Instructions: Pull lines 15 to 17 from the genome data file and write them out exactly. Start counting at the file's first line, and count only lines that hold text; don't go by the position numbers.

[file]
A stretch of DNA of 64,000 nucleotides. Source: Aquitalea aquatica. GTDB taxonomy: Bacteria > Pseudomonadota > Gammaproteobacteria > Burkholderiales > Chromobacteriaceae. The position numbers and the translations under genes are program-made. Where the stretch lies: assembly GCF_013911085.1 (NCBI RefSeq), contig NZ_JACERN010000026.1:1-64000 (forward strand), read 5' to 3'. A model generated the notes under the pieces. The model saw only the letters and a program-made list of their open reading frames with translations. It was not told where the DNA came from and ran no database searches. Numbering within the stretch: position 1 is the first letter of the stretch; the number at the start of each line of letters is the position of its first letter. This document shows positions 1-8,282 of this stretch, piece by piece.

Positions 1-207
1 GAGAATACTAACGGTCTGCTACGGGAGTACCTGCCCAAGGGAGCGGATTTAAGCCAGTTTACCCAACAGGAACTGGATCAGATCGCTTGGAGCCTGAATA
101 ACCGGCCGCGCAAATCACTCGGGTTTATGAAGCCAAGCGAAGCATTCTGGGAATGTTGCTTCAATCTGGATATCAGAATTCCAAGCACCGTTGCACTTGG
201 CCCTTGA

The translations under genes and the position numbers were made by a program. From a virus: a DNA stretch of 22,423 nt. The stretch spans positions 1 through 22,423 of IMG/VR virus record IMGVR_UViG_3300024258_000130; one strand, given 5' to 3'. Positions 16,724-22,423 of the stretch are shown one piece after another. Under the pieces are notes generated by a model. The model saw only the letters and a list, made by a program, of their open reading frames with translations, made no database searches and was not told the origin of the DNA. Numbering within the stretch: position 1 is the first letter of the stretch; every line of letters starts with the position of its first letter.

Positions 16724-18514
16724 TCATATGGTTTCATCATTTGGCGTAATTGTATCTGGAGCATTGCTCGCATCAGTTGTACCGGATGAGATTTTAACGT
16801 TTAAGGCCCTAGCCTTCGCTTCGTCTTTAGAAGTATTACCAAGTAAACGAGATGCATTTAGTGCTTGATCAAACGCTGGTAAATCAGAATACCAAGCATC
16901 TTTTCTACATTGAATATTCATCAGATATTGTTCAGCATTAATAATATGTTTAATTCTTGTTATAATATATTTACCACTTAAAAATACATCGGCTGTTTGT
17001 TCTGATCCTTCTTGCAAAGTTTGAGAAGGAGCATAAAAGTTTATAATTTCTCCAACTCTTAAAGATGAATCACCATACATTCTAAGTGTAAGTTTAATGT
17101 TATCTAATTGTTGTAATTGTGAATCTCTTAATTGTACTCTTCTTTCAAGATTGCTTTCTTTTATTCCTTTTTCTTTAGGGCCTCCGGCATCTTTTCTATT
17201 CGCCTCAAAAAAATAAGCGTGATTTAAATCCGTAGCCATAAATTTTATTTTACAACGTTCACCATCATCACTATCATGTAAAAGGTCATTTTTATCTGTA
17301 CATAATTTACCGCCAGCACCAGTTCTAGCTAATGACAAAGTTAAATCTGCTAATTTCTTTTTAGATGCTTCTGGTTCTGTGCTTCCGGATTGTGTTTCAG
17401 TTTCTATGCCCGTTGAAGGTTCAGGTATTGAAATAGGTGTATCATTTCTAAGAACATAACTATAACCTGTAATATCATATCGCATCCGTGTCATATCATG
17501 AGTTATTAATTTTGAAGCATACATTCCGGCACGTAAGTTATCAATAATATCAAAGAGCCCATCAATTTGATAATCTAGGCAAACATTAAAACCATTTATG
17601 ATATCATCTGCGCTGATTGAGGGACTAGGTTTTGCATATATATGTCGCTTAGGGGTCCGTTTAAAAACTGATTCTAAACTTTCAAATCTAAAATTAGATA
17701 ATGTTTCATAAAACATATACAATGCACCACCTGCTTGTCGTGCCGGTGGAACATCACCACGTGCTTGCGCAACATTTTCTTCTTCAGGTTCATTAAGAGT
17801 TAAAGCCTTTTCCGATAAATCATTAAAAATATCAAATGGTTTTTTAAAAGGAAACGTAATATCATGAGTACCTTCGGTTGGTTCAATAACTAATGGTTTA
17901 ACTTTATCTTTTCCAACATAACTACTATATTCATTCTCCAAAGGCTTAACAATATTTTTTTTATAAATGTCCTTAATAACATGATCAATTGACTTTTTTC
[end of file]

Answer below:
17401 TTTCTATGCCCGTTGAAGGTTCAGGTATTGAAATAGGTGTATCATTTCTAAGAACATAACTATAACCTGTAATATCATATCGCATCCGTGTCATATCATG
17501 AGTTATTAATTTTGAAGCATACATTCCGGCACGTAAGTTATCAATAATATCAAAGAGCCCATCAATTTGATAATCTAGGCAAACATTAAAACCATTTATG
17601 ATATCATCTGCGCTGATTGAGGGACTAGGTTTTGCATATATATGTCGCTTAGGGGTCCGTTTAAAAACTGATTCTAAACTTTCAAATCTAAAATTAGATA